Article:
Effects of syllable structure in aphasic errors: implications for a new model of speech production.
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Colleges, School and Institutes
Current models of word production assume that words are stored as linear sequences of phonemes which are structured into syllables only at the moment of production. This is because syllable structure is always recoverable from the sequence of phonemes. In contrast, we present theoretical and empirical evidence that syllable structure is lexically represented. Storing syllable structure would have the advantage of making representations more stable and resistant to damage. On the other hand, re-syllabifications affect only a minimal part of phonological representations and occur only in some languages and depending on speech register. Evidence for these claims comes from analyses of aphasic errors which not only respect phonotactic constraints, but also avoid transformations which move the syllabic structure of the word further away from the original structure, even when equating for segmental complexity. This is true across tasks, types of errors, and, crucially, types of patients. The same syllabic effects are shown by apraxic patients and by phonological patients who have more central difficulties in retrieving phonological representations. If syllable structure was only computed after phoneme retrieval, it would have no way to influence the errors of phonological patients. Our results have implications for psycholinguistic and computational models of language as well as for clinical and educational practices.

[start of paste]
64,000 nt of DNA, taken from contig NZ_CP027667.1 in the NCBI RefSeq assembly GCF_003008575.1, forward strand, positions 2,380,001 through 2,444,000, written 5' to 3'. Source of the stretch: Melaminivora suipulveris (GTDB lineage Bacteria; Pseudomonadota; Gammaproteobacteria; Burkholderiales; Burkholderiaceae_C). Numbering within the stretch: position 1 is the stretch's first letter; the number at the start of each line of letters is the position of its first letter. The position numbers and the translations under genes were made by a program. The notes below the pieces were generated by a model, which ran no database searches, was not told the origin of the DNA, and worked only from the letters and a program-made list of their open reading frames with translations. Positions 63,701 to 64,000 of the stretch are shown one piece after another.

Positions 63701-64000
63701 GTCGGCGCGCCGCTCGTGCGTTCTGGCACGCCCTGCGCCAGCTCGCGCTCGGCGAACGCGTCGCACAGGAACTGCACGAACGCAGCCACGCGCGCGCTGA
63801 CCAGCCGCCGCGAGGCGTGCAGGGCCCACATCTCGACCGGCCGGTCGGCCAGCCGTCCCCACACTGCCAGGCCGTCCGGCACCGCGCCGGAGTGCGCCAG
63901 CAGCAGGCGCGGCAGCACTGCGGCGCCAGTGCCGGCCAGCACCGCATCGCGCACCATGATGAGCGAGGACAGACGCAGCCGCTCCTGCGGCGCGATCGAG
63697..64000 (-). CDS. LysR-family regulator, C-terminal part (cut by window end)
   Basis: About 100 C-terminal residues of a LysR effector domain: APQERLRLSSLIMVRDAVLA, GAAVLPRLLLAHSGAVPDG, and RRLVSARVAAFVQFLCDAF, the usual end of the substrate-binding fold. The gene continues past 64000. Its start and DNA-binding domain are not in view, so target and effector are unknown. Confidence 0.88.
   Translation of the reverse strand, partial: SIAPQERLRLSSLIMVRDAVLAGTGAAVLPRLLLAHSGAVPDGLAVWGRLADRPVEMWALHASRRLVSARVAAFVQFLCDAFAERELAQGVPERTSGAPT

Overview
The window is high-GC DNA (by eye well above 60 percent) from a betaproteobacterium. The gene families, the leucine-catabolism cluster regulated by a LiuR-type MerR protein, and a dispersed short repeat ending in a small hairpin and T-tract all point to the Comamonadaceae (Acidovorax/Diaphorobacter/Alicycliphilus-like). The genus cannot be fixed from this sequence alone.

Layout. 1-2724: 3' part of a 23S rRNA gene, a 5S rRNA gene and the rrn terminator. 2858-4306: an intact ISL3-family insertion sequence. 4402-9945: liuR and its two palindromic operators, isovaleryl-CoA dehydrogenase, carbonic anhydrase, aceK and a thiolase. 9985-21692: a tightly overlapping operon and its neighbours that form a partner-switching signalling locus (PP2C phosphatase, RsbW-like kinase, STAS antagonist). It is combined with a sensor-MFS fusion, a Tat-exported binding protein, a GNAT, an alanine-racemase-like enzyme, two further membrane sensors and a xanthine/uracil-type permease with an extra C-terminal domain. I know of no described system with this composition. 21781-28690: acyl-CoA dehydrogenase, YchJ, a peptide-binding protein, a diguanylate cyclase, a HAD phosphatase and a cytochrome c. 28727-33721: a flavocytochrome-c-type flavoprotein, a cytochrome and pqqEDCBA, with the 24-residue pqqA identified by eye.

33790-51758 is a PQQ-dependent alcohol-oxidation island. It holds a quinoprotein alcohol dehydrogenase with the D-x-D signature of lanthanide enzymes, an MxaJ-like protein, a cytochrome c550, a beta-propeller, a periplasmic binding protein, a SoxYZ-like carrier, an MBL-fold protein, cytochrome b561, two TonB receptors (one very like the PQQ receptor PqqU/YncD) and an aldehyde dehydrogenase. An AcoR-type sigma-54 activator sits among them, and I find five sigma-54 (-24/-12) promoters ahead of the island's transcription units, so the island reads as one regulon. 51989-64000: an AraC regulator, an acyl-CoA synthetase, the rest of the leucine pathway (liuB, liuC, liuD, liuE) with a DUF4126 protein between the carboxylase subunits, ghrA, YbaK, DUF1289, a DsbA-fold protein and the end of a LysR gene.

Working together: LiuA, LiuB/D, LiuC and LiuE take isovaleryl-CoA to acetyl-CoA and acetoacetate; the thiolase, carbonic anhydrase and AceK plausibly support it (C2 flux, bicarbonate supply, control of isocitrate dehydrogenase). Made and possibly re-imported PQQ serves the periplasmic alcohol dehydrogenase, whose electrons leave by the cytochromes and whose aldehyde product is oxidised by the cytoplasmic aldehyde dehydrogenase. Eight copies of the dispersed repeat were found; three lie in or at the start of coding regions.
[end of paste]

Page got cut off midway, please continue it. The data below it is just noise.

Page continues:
|Number of pages||42|
|Publication status||Published - 1 Mar 2011|